Sonya Holley: “Schiller was such an amazing start to everything that I ended up doing in my career” | Schiller International University Skip to main content Skip to footer

*Interview by Sonia Alegre, Schiller Alumni

Sonya Holley graduated from Schiller London in 2001 with a major in Business Administration and from Schiller Madrid in 2002 with a Master of Business Administration. She has a successful career in the fashion industry where she worked for iconic brands such as Tommy Hilfiger and Ralph Lauren as an international director.  She recently started her own business, “I Got Inspired Today”, a consultancy at the intersection of education and emotional coaching for narcissistic abuse survivors.

Why did you choose Schiller?

Originally from Florida, I moved to New York City for an internship with Ralph Lauren for a while and, when I came back to Florida, I was thinking: how do I bridge the gap between Florida and Paris or London or other international fashion cities?  I was asking myself this question while I was driving when I saw an ad for a university that had the word “international” in it.  I stopped and went in, and they told me all about the university and the programs it had and that I could transfer the fashion management degree credits. So, I decided to enroll and do a bachelor's in international business. I started in the Florida campus (the Dunedin, Tampa campus) in 1998, then went to London in the fall of 1999 and graduated from the London campus. After that, I went to the Madrid campus for my master's. Schiller was such an amazing start to everything that I ended up doing in my career.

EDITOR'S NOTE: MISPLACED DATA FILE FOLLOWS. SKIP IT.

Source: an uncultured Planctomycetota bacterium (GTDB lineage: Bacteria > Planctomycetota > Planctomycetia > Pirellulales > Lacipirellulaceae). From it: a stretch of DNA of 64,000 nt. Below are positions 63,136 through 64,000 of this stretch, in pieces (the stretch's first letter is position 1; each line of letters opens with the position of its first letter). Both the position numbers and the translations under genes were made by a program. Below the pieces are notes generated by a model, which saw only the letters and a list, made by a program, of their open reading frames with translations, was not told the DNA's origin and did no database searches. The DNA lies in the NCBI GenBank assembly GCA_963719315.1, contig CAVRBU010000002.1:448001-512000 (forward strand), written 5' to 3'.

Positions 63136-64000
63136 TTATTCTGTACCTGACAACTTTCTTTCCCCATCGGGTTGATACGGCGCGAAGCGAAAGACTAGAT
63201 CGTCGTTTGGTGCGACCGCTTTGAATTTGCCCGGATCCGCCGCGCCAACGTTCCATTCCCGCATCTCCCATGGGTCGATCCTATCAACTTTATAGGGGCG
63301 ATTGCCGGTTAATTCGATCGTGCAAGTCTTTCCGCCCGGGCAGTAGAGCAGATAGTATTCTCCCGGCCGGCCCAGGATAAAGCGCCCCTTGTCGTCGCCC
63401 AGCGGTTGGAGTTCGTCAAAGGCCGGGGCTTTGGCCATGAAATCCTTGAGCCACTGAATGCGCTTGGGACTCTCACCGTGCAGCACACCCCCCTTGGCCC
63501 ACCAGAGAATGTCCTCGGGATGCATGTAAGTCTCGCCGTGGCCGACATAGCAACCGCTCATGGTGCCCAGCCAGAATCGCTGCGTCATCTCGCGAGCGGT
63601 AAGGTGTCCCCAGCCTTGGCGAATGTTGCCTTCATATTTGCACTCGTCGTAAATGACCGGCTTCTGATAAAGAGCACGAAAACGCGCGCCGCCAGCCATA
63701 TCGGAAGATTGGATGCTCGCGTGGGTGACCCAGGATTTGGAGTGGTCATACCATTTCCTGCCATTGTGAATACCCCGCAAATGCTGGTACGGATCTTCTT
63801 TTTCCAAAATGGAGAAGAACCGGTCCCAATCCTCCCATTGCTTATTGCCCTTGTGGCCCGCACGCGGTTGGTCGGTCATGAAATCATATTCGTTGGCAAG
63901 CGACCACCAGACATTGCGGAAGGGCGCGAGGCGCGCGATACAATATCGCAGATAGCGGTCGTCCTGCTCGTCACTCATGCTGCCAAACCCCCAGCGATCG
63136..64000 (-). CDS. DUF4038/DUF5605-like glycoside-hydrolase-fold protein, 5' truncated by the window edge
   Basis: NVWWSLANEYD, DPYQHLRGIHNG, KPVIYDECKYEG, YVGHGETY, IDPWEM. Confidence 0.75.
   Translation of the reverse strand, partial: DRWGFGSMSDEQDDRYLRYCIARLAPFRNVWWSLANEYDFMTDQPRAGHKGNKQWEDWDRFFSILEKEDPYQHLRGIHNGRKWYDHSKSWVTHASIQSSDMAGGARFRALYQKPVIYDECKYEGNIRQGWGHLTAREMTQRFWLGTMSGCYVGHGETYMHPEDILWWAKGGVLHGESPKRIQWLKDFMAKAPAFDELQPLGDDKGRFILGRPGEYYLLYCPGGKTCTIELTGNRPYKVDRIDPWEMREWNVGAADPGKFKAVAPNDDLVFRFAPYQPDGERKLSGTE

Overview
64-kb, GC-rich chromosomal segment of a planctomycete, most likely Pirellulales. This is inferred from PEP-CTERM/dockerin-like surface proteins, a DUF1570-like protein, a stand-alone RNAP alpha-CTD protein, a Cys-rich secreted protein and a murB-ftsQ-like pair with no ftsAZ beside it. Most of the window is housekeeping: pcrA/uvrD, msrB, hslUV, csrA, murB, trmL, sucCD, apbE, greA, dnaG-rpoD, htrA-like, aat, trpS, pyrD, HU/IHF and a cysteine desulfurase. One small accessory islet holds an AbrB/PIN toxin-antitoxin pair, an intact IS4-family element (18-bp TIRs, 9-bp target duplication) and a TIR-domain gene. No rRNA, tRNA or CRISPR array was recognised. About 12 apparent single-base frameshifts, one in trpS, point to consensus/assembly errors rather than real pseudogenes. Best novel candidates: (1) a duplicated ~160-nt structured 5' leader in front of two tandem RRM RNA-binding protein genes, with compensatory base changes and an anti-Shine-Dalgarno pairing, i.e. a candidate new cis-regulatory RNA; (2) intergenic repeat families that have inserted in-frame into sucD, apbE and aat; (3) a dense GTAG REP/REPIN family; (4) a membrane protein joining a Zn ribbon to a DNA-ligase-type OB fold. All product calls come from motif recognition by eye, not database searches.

What anecdotes or experiences do you remember from your time at Schiller?

I had an amazing experience at the London campus. One day I got a call from Dr Walter Leibrecht (the founder of Schiller, who was the President at the time) who called me into his office and asked me if I wanted to be the cultural activities director at the campus. I immediately said yes, of course, and I ended up working at Schiller as a student for Dr Leibrecht planning trips abroad, etc. It was a great experience culturally and personally speaking. Everything I did in Schiller set me up for things I did later in my career.

How different were the campuses that you went to, London, Madrid and Florida?

After London, I went straight to the Madrid campus and they gave me a scholarship, so I could continue my education at Schiller. I got there in 2000 and I graduated with my MBA in December 2001. I got to Spain, and I just fell in love with the quality of life and everything else, the dinners, the family time, the culture. I did my MBA classes in the late afternoons and then took my Spanish classes in the morning. It was wonderful!

The American campus in Florida was more serious from the standpoint that it was very much in order, very structured and serious in a way. I stayed in the dorms on the London campus for the first time, and London was like a family community. There were more than 160 countries represented in London, so we were an international family. And, Spain, well, at the time, it was like the party country. I graduated with very good grades and managed to study, and the campus was very well-rounded, but we studied hard and partied hard.